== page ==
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Recap / Star Trek S3E8 "For the World Is Hollow and I Have Touched the Sky"

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"It's about damn time I get the chance to get some!"

The Enterprise is attacked by what appears to be a normal asteroid, but what turns out to be a cleverly disguised generation ship called the Yonada. The ship is on a collision course for a Federation planet with a population of 4 billion. As the Power Trio beam over, they discover a people from a long-dead civilization. The people still believe that they are on the planet, which was destroyed when the sun went nova, and anyone who learns the truth is killed by the Oracle, actually the main computer of the ship. McCoy, who has been inflicted with a rare, incurable disease that will kill him in a year, begins to fall in love with one of the women of Yonada, and decides to join the ship in exchange for Kirk and Spock's lives when they're caught trying to figure out a way to divert the ship from its course. McCoy himself finds out the way to divert the course, but the trio must fight the Oracle every step of the way to do so. As they do, they consult the civilization's database, which, conveniently, also has the cure to McCoy's condition.


"For the World is Hollow and I Have Touched the Sky" is the longest title of any Star Trek episode. Amazingly, they actually pull off a fairly well-executed Title Drop.

Tropes for this episode include:

  • A.I. Is a Crapshoot: As we've learned in "The Apple", computers make lousy gods.
  • Aliens Speaking English: The Fabrini have their own written language that was considered dead. (Though conveniently enough, Spock can read it. Presumably Fabrini artifacts were found on other planets, otherwise how would he even know the asteroid people were Fabrini.) It's never explained how the Fabrini can speak English, being cut off from any outsiders for centuries.
  • City in a Bottle: Yonada
  • Converting for Love: Bones agrees to submit to the Oracle in order to marry Natira.
  • Even Evil Has Standards: The Oracle might be a brutal tyrant, but it is very insistent that the "Instruments of Obedience" only be implanted with Bones' full consent.
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  • For the Evulz: The only apparent motivation for why it's forbidden for these people to know they're on an asteroid.
  • Fourth Date Marriage: Fourth date? Try no date! Bones points out to Natira that they barely know each other, but he needs little convincing to marry her.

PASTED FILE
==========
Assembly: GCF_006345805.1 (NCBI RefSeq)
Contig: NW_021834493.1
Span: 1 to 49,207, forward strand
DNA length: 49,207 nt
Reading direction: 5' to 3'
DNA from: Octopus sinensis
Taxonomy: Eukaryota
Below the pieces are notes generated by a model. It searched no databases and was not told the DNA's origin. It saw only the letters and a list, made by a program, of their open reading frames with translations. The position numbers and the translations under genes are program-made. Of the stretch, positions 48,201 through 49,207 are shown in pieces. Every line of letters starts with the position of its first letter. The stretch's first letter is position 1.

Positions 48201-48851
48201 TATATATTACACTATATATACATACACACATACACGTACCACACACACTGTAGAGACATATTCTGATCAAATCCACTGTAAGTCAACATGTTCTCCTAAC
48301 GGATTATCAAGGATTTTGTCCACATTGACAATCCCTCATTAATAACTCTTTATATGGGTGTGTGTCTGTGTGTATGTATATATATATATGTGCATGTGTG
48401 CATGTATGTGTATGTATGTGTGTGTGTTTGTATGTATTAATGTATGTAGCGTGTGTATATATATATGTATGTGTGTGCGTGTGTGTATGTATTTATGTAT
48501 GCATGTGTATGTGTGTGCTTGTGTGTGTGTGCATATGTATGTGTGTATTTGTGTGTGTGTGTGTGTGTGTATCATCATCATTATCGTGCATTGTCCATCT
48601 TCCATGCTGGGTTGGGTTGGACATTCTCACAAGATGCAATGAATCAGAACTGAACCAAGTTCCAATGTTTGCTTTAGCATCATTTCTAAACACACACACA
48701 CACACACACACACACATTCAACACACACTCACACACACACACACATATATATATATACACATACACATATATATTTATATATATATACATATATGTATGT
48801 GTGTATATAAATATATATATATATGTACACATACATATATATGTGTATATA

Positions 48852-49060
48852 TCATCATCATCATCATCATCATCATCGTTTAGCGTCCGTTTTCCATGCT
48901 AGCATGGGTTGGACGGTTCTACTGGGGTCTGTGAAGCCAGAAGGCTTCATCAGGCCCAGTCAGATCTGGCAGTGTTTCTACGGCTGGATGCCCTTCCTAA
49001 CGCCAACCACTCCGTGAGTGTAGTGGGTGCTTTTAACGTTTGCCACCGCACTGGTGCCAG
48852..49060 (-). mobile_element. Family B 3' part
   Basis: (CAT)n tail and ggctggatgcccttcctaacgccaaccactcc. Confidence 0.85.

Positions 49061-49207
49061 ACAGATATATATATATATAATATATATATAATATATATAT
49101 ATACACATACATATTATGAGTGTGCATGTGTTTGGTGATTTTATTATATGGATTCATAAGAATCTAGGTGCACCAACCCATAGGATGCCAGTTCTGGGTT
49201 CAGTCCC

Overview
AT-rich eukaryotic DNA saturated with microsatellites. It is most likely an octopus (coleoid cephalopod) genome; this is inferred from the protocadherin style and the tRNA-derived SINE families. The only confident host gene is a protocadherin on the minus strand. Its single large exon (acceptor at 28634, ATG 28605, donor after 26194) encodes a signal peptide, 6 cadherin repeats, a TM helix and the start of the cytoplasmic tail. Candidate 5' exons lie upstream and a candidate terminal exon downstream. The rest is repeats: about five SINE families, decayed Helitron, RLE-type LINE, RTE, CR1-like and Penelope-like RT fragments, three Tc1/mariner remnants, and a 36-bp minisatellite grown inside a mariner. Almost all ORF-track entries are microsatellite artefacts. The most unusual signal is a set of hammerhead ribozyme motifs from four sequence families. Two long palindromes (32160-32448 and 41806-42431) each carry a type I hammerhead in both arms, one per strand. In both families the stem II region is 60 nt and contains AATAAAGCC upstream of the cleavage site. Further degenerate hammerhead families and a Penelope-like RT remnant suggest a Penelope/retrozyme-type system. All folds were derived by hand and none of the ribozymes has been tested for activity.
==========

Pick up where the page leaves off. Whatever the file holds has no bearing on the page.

• Friendship Moment: When Spock is told Bones is dying, his reaction is simply to arch an eyebrow and allow his hand to linger on Bones' arm a little longer than need be after helping him up. Coming from The Spock, this may as well be a tearful embrace.
  • Girl of the Week: Natira. Nah, she and Bones don't settle into Happily Ever After. Their ending is closer to Rick and Elsa from Casablanca. Well, they'll always have Yonada.
  • Hollow World: The asteroid/generation ship Yonada.
  • Idiot Ball: The Oracle tries to cook the Enterprise trio to death rather than immobilise or stun them with its force field.
  • Jerkass Gods: Kirk gives the Oracle the standard "We come as friends" line. The Oracle responds with "Learn what it is to be our enemy." and gives them a severe electric shock for no reason other than a show of power.
  • Keeper of Forbidden Knowledge: Natira guards a book that explains everything. Reading it is blasphemy. Just looking at it is an honor reserved only for the High Priestess and her husband.
  • Long Title: The episode's title is the longest in the entire Star Trek franchise.
  • Love at First Sight: An insight into the brain of Bones: "OK, I'm gonna be dead in a year, but I'm still gonna protect my friends with my bare hands! So get ready for a knuckle...whoa! Check out the babe in the barely there toga!" Natira falls for our curmudgeonly doctor fairly quickly.
  • Orion Drive: Yonada is constructed out of a hollowed-out iron asteroid, propelled using "Orion class nuclear pulse engines" in which fission bombs were detonated in shafts. It appeared to have been traveling for about 10,000 years, and had traveled about 30 light years on its own power.
  • Path of Inspiration: The ideals of worship of the Oracle revolve around truth and obedience. Well, turns out more of the latter than the former.
  • Please Spare Him, My Liege!: Bones begs Natira not to have Spock and Kirk executed for blasphemy. She rather casually agrees.
  • Religion Is Wrong: The people of the spaceship Yonada have forgotten they're in a spaceship and are ruled by an unforgiving Oracle that can deal out instant, painful death should anyone disobey. The Oracle is also a computer, this time defeated when its head Priestess turns against it after McCoy convinces her she's wrong through The Power of Love and common sense.
  • Restraining Bolt: The "Instruments of Obedience" are subcutaneous chips that cause unbearable pain whenever anyone tries to learn or reveal the truth about Yonada.
  • Secretly Dying: Dr. McCoy learns that he's suffering from a disease called xenopolycythemia which will kill him in one year. When he tells Kirk about it he asks him to keep it to himself so he'll be most effective in his job in the time left.
  • That's No Moon!: A giant asteroid turns out to be a worldship for an almost-long dead civilization. In a twist, none of the inhabitants know they are on a worldship until the Enterprise crew tells them.
  • The Wall Around the World: The whole world of Yonada is an asteroid.
  • We Can Rule Together: A non-villainous version, as Natira wants Bones to rule alongside her as her consort.

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